Illinois artist Jiyong Lee uses a special glass technique called cold working to create his unusual segmented sculptures inspired by the growth of cells. The artworks, part of a series called Segmentation, are created without glass blowing or kilns, but instead through a labor-intensive process of cutting, sanding, laminating, and carving.
I was tooo willdddddddd
Story has it that in the early 1960s, a young and promising Birmingham guitarist named Tony Iommi decided he had enough of his day job at the local factory. Full of confidence, youthful determination and probably a few other substances, he left his position at the sheetrock cutter for lunch with every intention of never coming back.
His mother, being a proper 1960s British mum, convinced the young Iommi to return to work that day and finish his shift.
It was on that day that Tony cut off a good portion of his fret hand’s fingers in a freak industrial accident.
That could have been where the musical part of this story ends, thus depriving the world of dozens of platinum-selling albums enjoyed by millions both forwards and backwards.
But inspired by another similarly inflicted guitar player, Django Reinhard, Tony decided to get back on the crazy train and do the one thing he was put on this Earth by Satan to do — play guitar.
At this point, what was left of his fingers was so sensitive that he could no longer play guitar the way he used to. Instead, he had to loosen the strings down a few pitches to make them easier to touch. He also now plugged his guitar into a bass amp to create a heavy sound that his delicate fingers could not accomplish alone. On top of that, he taught himself to play a new kind of chord using primarily two fingers.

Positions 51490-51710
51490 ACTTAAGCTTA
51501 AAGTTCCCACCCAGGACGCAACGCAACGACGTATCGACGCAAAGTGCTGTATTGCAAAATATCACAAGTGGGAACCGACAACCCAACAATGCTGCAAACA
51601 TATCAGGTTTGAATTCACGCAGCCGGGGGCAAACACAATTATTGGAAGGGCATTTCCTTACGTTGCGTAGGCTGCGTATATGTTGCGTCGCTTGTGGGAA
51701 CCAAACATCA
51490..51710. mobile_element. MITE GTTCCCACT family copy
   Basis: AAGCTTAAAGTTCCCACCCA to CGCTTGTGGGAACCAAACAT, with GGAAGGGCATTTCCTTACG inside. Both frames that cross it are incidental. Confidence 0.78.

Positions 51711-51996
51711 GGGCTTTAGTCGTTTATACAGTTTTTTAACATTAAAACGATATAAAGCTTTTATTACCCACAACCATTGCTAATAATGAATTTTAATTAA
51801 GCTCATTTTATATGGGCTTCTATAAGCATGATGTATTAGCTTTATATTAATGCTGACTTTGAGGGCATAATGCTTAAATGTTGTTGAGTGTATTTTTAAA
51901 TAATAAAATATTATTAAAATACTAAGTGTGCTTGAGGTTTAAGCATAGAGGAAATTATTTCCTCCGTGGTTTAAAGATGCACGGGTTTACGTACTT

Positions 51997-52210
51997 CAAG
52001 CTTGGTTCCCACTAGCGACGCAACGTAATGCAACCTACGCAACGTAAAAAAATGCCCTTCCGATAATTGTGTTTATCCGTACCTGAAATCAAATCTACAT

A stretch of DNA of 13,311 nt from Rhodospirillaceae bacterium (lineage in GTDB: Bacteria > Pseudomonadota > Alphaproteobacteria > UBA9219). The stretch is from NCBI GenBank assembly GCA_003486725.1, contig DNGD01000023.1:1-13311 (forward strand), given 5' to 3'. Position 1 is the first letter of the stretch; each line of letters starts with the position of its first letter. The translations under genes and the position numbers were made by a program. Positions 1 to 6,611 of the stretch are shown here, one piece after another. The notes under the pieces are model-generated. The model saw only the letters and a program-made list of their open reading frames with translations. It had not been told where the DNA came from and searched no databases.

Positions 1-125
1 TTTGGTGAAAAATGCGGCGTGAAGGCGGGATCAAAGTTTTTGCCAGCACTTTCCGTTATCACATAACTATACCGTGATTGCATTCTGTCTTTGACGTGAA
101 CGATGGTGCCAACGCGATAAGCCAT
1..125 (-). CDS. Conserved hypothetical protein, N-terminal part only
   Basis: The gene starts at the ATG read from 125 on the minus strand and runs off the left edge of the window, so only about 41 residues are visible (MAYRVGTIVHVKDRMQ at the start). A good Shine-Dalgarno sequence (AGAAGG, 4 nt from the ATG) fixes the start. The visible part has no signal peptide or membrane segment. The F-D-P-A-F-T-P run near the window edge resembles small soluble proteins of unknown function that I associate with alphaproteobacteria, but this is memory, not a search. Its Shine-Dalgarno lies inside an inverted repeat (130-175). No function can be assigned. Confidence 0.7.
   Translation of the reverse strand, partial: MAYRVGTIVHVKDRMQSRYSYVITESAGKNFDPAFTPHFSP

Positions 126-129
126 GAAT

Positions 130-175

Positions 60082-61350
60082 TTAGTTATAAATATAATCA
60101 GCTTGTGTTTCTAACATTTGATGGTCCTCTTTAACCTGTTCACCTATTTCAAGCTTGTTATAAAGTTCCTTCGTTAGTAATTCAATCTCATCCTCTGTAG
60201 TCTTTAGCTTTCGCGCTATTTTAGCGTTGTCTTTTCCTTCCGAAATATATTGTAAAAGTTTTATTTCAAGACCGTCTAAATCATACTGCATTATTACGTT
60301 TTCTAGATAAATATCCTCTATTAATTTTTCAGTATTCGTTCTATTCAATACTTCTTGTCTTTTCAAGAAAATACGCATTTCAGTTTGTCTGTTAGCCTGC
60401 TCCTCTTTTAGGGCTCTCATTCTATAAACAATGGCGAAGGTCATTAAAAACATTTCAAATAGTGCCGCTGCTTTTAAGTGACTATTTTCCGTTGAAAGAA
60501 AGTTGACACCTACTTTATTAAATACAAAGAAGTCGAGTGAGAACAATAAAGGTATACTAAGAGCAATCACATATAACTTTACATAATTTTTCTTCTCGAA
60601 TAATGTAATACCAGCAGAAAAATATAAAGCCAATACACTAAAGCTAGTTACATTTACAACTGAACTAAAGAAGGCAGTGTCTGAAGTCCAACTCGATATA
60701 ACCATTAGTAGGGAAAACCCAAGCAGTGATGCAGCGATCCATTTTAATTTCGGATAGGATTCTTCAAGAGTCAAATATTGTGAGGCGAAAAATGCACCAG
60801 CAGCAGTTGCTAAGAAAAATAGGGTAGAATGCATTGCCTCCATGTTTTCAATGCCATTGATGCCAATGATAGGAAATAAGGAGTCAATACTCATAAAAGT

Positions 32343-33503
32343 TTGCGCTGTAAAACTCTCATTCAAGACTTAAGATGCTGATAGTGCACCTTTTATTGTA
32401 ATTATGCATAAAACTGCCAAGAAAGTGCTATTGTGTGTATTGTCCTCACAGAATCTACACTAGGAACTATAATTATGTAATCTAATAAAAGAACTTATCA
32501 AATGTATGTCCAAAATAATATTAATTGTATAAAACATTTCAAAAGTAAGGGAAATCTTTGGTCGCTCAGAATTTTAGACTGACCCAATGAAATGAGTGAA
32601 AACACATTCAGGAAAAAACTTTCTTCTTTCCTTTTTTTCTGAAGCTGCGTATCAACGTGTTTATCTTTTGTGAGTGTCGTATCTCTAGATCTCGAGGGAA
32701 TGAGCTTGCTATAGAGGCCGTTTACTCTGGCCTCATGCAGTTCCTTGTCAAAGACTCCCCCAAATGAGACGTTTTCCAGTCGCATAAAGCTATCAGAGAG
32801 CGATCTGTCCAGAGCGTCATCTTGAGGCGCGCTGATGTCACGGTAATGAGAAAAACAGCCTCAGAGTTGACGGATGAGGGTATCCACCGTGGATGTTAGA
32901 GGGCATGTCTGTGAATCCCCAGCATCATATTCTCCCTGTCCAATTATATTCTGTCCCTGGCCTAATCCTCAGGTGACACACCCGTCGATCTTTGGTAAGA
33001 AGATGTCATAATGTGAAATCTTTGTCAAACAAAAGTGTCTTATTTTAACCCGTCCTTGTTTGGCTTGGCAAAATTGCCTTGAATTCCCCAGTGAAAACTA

What this resulted in was one of the most distinct and influential guitar sounds in rock history, forging new sonic territory that was greatly responsible for his band Black Sabbath’s success.
By now, I know what you’re thinking. This is a nice little story, Greg, and brilliantly told, but what does this have to do with advertising?
First, thank you — you’re too kind. Second, allow me to demonstrate.
Say you’re a young creative and you have just presented the piece of work you feel will be your all-expenses-paid ticket to drinks on the Carlton terrace. Only to have it killed because the brief has changed. The client now wants to just feature the product.
I imagine a similar thing happened when a creative team in the ‘90s at DDB London was told by their VW client that they wanted to do a spot that showed off every new feature of the latest VW model. A pure product spot brief.
Here’s what they did. A film that’s almost entirely focused on the product, showing off every feature on the brief in great detail, by way of a truly inspiring piece of creative judo.
The first 58 seconds of it is nothing special, a '90s piece of product advertising just interesting enough to hold your attention. The last two seconds of it makes it brilliant, turning the previous :58 into a stealth setup to a left-hook punch line.
It demonstrates the value of embracing the problem of your problem. A way of using the weight of an obstacle to your advantage.
Consider this the next time you’re faced with an impossible brief, or an unreasonable, yet unmovable, demand. At such a point you have three choices.
You can fight against it. You can give up. Or, as Mr. Iommi did, use the cruel hand that fate has dealt you to your advantage and create a whole new kind of music.
Greg Hahn is chief creative officer of BBDO New York.